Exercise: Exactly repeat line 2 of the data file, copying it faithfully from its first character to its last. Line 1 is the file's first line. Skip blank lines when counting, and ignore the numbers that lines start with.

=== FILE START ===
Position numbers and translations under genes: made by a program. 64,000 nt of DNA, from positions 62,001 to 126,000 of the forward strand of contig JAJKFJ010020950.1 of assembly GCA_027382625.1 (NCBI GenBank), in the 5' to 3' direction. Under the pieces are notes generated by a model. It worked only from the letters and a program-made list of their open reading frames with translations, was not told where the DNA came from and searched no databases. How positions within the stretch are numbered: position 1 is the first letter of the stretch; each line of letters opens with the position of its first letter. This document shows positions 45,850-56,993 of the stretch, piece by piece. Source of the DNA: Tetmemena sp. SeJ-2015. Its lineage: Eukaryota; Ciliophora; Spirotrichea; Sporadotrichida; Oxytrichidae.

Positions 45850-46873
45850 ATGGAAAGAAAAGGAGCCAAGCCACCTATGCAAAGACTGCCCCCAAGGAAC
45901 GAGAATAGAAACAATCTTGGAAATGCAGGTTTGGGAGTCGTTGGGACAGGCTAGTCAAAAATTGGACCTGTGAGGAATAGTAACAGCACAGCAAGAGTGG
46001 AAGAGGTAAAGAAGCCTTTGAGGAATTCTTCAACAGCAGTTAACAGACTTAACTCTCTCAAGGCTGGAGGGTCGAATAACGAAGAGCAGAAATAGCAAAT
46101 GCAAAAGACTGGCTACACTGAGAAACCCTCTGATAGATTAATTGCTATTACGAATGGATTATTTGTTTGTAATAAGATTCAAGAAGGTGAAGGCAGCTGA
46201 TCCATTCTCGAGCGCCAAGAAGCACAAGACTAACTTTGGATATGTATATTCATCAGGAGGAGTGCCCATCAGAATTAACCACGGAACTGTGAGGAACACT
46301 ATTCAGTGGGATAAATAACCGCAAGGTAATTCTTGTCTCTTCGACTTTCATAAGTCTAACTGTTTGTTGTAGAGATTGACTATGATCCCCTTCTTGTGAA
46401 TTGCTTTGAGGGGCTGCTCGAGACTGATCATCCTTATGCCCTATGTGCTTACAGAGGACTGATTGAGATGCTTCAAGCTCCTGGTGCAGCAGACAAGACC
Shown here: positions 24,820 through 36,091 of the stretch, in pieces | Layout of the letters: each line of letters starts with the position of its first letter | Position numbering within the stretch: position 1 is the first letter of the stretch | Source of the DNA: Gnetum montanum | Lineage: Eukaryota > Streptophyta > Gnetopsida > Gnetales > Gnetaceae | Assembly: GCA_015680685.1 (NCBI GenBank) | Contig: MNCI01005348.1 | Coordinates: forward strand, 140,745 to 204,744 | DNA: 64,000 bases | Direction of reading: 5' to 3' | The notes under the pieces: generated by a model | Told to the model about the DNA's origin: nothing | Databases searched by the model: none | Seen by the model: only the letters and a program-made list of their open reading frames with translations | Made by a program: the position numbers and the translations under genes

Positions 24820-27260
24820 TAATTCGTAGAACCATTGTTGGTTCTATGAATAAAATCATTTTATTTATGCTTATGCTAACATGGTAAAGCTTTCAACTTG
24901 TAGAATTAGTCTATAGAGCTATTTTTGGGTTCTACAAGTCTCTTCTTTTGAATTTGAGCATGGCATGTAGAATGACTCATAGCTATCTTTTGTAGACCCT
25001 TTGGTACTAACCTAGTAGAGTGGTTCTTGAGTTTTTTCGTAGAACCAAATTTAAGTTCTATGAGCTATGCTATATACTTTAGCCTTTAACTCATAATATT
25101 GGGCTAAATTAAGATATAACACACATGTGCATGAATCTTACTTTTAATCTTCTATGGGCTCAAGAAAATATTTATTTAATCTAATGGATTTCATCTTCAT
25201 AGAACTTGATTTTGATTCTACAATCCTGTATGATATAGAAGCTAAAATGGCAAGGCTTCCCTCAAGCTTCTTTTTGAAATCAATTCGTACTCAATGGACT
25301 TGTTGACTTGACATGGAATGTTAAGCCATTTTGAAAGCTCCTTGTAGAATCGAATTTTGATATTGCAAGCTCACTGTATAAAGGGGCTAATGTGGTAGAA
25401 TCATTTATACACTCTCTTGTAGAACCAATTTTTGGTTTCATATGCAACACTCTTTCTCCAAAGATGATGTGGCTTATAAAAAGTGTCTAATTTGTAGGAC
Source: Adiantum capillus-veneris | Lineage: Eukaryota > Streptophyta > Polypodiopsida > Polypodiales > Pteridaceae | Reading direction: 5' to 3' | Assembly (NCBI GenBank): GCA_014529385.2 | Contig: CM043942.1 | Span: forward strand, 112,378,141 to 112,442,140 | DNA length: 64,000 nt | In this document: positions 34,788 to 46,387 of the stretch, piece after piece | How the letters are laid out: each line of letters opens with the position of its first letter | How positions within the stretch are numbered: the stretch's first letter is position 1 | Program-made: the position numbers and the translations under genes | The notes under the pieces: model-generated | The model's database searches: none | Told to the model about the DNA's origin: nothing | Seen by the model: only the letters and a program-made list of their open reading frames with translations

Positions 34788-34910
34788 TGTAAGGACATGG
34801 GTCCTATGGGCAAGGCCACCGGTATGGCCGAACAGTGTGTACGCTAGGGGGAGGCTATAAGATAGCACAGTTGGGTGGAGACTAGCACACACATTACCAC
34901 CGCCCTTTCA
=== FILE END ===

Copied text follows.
Positions 45850-46873